FBI raids and DWP scandal pose a political threat to L.A.’s ambitious city attorney
Four years ago, Los Angeles City Atty. Mike Feuer cast himself as a champion for ratepayers socked by wildly inflated bills after the Department of Water and Power rolled out a disastrous new billing system.
Facing a bank of news cameras in his City Hall office, the city attorney vowed to secure tens of millions of dollars from PricewaterhouseCoopers — the firm that oversaw the billing system’s implementation. Feuer also told reporters he wasn’t afraid that the global consulting firm would push back in court.
“Bring it on,” he declared.
Now, City Hall’s handling of that case, and its larger response to the 2013 DWP billing debacle, has created what may be the biggest threat to Feuer’s political future, including a possible run for mayor.
FBI agents raided the city attorney’s office on Monday, serving search warrants on multiple staffers in an investigation into two cases that emerged from the DWP’s billing problems.
Critics have questioned whether Feuer exercised proper oversight of his legal team as it settled a class-action lawsuit with thousands of the utility’s customers. And they warn that the actions of his office could cause the case against PricewaterhouseCoopers to collapse, leaving the DWP — and ratepayers — on the hook for the cost of the troubled billing system.
Feuer is set to be deposed in the coming weeks by lawyers for PricewaterhouseCoopers. The consulting firm alleges the city took part in a fraudulent scheme to control the outcome of the 2015 class-action lawsuit.
Feuer’s office has denied that it was involved in or aware of the alleged scheme and has blamed outside attorneys it hired for any wrongdoing.
Speaking to The Times last month, he said he has ordered an internal ethics investigation, which is ongoing.
“The chips fall where they fall,” Feuer said, adding that he takes his role “very seriously” in getting to the bottom of the allegations of double dealing by outside lawyers hired by his office who worked on the billing litigation.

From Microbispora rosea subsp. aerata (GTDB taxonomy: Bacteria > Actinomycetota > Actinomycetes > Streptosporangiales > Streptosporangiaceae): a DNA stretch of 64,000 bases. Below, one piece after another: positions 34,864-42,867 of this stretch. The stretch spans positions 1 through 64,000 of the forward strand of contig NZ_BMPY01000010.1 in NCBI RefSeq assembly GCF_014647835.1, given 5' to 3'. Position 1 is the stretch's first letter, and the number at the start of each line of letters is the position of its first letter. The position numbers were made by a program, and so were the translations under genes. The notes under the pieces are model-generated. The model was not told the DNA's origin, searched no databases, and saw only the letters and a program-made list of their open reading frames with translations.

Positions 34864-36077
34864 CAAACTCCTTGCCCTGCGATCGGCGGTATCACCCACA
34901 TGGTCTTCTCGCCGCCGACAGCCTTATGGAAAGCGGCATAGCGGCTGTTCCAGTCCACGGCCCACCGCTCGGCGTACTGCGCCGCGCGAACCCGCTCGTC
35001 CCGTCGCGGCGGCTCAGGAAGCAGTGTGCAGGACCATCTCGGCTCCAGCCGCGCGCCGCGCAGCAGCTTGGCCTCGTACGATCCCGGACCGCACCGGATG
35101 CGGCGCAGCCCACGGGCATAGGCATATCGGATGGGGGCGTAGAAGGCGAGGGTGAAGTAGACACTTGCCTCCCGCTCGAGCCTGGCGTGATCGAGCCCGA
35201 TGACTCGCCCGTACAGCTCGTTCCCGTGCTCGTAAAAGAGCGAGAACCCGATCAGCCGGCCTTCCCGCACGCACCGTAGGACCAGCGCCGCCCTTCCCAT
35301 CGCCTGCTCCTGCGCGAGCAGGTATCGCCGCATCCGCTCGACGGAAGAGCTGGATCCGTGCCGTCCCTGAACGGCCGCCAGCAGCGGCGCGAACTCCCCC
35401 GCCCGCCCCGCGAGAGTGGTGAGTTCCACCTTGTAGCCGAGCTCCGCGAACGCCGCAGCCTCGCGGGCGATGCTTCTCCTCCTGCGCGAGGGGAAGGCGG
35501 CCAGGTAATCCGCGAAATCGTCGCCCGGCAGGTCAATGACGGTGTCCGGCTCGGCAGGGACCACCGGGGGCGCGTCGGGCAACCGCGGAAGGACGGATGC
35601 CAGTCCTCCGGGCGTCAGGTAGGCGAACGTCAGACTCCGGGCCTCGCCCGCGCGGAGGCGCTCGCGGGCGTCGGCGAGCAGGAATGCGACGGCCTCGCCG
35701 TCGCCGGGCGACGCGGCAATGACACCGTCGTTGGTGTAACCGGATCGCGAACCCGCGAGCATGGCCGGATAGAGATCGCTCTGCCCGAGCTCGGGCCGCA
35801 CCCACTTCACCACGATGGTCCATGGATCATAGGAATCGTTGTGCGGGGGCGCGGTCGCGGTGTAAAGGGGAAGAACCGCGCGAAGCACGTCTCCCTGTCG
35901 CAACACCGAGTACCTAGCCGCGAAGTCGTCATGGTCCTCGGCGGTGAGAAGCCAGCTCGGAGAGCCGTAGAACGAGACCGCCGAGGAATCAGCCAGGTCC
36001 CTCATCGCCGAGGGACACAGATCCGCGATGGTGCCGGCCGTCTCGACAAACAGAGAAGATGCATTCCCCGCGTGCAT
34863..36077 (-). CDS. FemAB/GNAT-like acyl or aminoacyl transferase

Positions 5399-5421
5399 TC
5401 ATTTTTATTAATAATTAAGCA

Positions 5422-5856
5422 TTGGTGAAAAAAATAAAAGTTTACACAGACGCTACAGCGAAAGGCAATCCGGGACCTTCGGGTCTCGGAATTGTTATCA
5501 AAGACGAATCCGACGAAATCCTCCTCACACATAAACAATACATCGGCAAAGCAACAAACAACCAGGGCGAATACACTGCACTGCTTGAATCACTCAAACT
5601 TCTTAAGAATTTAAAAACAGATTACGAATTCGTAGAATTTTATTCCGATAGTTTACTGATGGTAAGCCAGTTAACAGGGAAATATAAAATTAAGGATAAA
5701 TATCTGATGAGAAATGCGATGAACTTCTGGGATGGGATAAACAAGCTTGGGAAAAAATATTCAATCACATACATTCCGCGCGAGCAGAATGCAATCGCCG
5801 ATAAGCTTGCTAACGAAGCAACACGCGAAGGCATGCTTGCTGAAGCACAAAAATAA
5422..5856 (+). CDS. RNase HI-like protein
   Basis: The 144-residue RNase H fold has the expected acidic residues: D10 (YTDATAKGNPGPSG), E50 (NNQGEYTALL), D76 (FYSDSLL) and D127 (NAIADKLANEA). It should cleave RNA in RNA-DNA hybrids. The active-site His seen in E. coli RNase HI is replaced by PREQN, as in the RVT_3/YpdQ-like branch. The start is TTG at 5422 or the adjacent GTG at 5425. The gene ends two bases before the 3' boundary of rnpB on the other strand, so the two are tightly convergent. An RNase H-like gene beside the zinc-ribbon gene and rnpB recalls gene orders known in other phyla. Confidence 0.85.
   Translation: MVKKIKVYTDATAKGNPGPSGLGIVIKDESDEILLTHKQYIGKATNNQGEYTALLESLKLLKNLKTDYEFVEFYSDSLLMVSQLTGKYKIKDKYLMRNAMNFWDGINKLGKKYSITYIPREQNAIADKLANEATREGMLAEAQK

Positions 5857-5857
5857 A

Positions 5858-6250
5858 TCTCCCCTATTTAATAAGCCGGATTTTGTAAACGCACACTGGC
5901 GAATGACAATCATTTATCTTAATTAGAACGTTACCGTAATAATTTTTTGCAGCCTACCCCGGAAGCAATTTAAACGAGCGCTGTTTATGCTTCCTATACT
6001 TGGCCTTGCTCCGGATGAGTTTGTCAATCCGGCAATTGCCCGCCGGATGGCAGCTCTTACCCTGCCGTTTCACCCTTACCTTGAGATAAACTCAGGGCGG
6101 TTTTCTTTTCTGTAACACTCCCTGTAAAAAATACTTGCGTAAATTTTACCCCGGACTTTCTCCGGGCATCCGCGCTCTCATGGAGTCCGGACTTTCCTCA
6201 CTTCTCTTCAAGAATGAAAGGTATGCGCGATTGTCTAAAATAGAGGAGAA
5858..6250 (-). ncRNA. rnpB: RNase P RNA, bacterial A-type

Feuer is seen as a likely candidate for mayor in 2022, when Mayor Eric Garcetti will be forced out by term limits. And the city attorney hasn’t discouraged talk of such a campaign.
“It’s likely that when the time comes, I’ll run for mayor,” he told The Times last month, adding, “I have to earn that situation and we’re not at that point yet.”
The election is still three years away, so it’s unclear how big an issue this will still be for voters. Still, political experts said it could expose Feuer to attacks over his integrity. The image of FBI agents striding into his office, said Dan Schnur, who teaches political communications at USC and Pepperdine University, is not a good look.
“The combination of the acronyms FBI and DWP make for a pretty nasty attack ad,” Schnur said.
The FBI raids also pose a challenge for Feuer in his present job, said Jaime Regalado, professor emeritus of political science at Cal State Los Angeles. Feuer has focused on high-profile issues, including immigration, banking and homelessness, during his tenure.
“People have thought that the city attorney’s office is above the fray, above politics. So to have this happen is troubling,” he said. “He’s been a positive force in the city, but he might be remembered for something like this.”
Feuer is a political veteran who has served both on the City Council and in the state Legislature. When he was elected city attorney in 2013, he was expected to bring order to an office that had become unpredictable under his predecessor, Carmen Trutanich, whose volatile public persona ultimately turned off voters.
The DWP, already unpopular with many voters because of its poor customer service, began drastically overcharging some customers in late 2013, with some bills inflated tenfold or more.